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Palliative care post demands caring touch
By Carole Bartoo
August 12, 2010
The position is a challenging one: working with families whose children have life-threatening or life-limiting illnesses. Cassidy often begins her work by helping families to overcome their negative perceptions of the term "palliative care" before she can begin the work of helping improve a child's quality of life.
"Families are usually very receptive once they learn more about the palliative care team," Cassidy said. "My job is to make sure that their child has excellent symptom management. Families may choose aggressive therapy or comfort care only, but all children need to have their pain and other symptoms managed effectively."
Eleven-year-old Alex Rodriguez was preparing to head for the Wizarding World of Harry Potter at Universal Studios' Islands of Adventure Theme Park recently, but increases in nerve pain from cancer in his spine might have sidelined him from the fun.
During a visit to the Hematology/Oncology clinic at the Doctors' Office Tower at Children's Hospital, Cassidy discussed medication adjustments with Alex and his mother, Lisa Leverette.
"Be sure to tell your mom if you need extra medicine, it may take a few days for the methadone to help you with your pain. You have to give it a chance to work," Cassidy told Alex, reassuring Leverette that she will call to check on Alex the day before the family leaves on their trip so adjustments can be made if Alex's pain is not better controlled.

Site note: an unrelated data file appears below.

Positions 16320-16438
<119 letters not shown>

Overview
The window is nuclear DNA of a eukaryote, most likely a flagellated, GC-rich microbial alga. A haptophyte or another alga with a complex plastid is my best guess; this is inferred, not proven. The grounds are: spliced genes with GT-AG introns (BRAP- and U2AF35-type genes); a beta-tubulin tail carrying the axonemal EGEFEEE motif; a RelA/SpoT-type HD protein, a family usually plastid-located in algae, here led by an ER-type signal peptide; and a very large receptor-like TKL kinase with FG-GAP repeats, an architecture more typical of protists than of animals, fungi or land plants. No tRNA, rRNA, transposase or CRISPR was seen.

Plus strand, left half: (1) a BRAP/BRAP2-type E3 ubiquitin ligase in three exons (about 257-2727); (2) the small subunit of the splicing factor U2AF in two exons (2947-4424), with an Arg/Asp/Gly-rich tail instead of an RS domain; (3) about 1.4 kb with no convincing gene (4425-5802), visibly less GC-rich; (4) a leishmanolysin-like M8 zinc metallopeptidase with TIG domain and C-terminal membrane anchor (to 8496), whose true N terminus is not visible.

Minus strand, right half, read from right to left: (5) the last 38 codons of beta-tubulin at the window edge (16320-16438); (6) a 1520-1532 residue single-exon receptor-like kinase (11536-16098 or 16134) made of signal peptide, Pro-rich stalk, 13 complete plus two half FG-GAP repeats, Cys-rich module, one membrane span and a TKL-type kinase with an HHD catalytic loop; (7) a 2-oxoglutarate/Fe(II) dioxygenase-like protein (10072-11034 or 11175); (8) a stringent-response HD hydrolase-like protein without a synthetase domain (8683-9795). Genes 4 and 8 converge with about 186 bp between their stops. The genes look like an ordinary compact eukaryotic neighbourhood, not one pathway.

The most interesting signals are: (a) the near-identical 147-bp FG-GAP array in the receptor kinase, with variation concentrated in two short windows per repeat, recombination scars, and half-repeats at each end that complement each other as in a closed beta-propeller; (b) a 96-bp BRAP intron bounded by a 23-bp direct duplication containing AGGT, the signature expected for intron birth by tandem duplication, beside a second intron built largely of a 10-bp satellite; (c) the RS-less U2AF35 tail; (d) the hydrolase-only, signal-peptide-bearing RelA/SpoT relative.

For parents like Leverette, it can be very difficult to make choices about the direction of care for their child. Cassidy says part of palliative care is to help families and patients sort through the information and make good choices about their care. When children are old enough to understand their illness, Cassidy recommends that they be fully informed and involved in decisions about treatment and care.
Cassidy works with many families and children who hope for a cure and who are receiving ongoing curative therapies. Some children, however, do not have a chance for cure and are known to have a terminal illness and limited time left with their families.
The palliative care team works with families and children facing terminal illness to make sure they are well supported emotionally and do not suffer at the end of their lives.
"This is a very positive time for palliative care at Children's Hospital," said Debra Friedman, M.D., director of Pediatric Hematology-Oncology and medical director of the REACH for Survivorship Program.
"The development of an interdisciplinary model to provide services to children and families will provide immeasurable benefit. Dr. Cassidy brings a clarity of vision to this program that will both benefit patients and families and provide a strong base for developing community support."
Cassidy, who received her Masters of Public Health from Harvard University in 1995, was on staff at Vanderbilt in Internal Medicine/Pediatrics from 2001 to 2006 before going to work for Alive Hospice. She says returning to practice palliative care at Children's Hospital is a natural progression for her.
"I feel very privileged to get to do this work. It is a unique way to make an impact on people's lives at a time when they need help from the medical system the most," Cassidy said.